Please ensure Javascript is enabled for purposes of website accessibility
Home / Opinion Digests / Civil Practice / Civil Practice – Judgments – Corporate – Merger Doctrine — Guaranty – Consideration – Personal Jurisdiction

Civil Practice – Judgments – Corporate – Merger Doctrine — Guaranty – Consideration – Personal Jurisdiction

Sollis v. Holman (Lawyers Weekly No. 12-16-1258, 18 pp.) (Douglas McCullough, J.) Appealed from Onslow County Superior Court (Arnold O. Jones, J.) N.C. App. Unpub.

Holding: After obtaining a Texas judgment against a no-asset Texas corporation, plaintiff cannot bring a North Carolina action to pierce the corporate veil in order to enforce the judgment against the Texas corporation’s owner, a Texas resident.

We affirm summary judgment for defendant.

The N.C. plaintiff gave defendant, a fellow Marine and a resident of Texas, $25,000 in the form of personal checks payable to defendant, individually. In return, he received a promissory note from defendant’s Texas corporation, Vinedos Argentinos, Ltd. Vinedos defaulted on the note, and plaintiff obtained a judgment against Vinedos in Texas state court.

Plaintiff filed this action against defendant, individually, seeking to pierce the corporate veil and enforce the Texas judgment.

Action on the Debt

To the extent plaintiff’s action seeks to hold defendant personally liable for the advances plaintiff made to defendant, we note that plaintiff obtained the Texas judgment on the basis of that same debt.

Our Supreme Court has stated the rule that “a judgment merges the debt upon which it is based and becomes the only evidence of the existence of the debt that can be used in court.” Saieed v. Abeyounis, 217 N.C. 644, 9 S.E.2d 399 (1940). The doctrine of merger is a collateral aspect of res judicata which determines the scope of claims precluded from re-litigation by an existing judgment.

Our Supreme Court explained this merger rule as follows: “It is said that by judgment, the contract upon which it is based becomes entirely merged – loses all its vitality – and ceases to be obligatory upon the parties. Its force and effect are wholly expended, and all remaining liability is transferred to the judgment, which then becomes the evidence, and the only evidence that can be used in a court, of the existence of the original debt.” NCNB v. Robinson, 80 N.C. App. 154, 341 S.E.2d 364 (1986).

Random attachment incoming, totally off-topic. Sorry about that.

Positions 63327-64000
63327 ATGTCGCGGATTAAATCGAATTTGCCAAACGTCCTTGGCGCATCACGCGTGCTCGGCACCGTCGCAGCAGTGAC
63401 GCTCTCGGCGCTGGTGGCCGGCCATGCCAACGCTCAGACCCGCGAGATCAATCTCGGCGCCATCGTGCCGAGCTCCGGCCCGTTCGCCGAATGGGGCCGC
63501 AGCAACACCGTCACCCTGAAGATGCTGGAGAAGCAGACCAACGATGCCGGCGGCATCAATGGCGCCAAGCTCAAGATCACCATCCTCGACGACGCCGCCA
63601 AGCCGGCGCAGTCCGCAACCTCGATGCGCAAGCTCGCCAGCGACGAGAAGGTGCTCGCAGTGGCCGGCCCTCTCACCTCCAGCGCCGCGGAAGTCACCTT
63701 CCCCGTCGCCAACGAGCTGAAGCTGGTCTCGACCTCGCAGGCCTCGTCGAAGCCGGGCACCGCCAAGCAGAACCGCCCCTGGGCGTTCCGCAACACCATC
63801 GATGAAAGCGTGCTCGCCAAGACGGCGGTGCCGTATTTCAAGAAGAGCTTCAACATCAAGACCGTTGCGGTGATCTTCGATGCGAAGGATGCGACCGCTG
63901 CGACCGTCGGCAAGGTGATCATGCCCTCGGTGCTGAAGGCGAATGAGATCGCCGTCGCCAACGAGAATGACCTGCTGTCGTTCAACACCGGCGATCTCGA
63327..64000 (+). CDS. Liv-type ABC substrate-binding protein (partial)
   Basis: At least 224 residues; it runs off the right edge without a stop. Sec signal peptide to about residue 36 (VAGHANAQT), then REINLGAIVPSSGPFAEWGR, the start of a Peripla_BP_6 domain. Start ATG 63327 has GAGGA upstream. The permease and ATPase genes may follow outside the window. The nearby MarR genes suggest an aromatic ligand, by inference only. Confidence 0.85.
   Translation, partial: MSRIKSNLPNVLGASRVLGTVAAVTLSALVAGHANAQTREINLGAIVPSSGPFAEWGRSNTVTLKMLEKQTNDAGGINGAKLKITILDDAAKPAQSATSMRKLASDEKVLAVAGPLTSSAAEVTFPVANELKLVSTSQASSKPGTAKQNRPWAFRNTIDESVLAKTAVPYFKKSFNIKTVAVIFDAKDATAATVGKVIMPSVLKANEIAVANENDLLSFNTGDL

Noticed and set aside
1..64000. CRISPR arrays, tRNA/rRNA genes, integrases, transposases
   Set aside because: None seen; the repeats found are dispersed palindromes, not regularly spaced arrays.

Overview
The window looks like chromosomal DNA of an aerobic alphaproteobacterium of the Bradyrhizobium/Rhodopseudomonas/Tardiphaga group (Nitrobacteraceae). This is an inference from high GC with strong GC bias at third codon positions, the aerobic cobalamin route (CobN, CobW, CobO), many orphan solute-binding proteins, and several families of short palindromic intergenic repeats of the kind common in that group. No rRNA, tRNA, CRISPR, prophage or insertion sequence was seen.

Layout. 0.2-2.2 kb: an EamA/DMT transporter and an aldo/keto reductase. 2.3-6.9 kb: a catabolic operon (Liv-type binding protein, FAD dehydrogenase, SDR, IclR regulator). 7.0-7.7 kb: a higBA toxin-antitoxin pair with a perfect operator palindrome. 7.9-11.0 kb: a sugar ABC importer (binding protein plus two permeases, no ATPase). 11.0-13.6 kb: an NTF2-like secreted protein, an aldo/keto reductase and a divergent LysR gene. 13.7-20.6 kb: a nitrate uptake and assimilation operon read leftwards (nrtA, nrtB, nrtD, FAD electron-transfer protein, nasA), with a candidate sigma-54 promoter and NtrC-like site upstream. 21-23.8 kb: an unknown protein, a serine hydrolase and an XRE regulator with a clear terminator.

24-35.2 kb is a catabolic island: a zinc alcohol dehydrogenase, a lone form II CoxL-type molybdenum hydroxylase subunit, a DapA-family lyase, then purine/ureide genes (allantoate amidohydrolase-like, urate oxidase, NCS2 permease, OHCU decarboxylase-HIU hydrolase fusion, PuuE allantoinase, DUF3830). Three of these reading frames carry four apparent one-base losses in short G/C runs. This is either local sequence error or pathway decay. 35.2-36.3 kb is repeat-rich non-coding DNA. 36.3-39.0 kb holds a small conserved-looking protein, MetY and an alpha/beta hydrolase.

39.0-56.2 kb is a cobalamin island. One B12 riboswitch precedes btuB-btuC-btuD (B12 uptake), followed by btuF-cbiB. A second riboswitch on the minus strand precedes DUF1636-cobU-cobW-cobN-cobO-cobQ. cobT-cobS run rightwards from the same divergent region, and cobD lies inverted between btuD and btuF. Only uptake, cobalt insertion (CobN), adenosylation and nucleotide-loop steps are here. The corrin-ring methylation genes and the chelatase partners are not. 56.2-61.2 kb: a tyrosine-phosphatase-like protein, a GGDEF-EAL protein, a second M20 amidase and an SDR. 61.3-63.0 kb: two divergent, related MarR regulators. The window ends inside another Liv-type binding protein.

In light of the merger rule, any cause of action premised on the underlying debt evidenced by the Vinedos note was extinguished upon plaintiff’s obtaining the Texas judgment. The same facts establishing the debt owed to plaintiff under the  Vinedos note also form the basis of plaintiff’s claim against defendant personally for repayment of the funds advanced. Therefore, plaintiff cannot maintain an

action to hold defendant personally liable on the same debt.


As part of the Texas action, defendant signed a deposition transcript which included his testimony that he would personally repay the Vinedos note. Although the statute of frauds is satisfied, this personal guaranty was not supported by any new consideration; therefore, it is unenforceable.

Action on the Judgment

Generally, an action on a judgment is instituted under two circumstances: (1) to obtain a new judgment on the underlying judgment when the statute of limitations on the underlying judgment is about to run out or when the underlying judgment has become dormant, or (2) to enforce the underlying judgment in another state. As plaintiff instituted the present N.C. action within a matter of months of obtaining the Texas judgment, the first rationale is inapposite. Accordingly, the remaining rationale supporting plaintiff’s present action would be to enforce the Texas judgment in this state in order to facilitate his goal of securing satisfaction of the Texas judgment.

However, defendant has no N.C. contacts which would support the exercise of personal jurisdiction over him. Therefore, even if defendant were the alter ego of Venedos and therefore liable on the Texas judgment, the trial court properly granted summary judgment for him.


Leave a Reply

Your email address will not be published. Required fields are marked *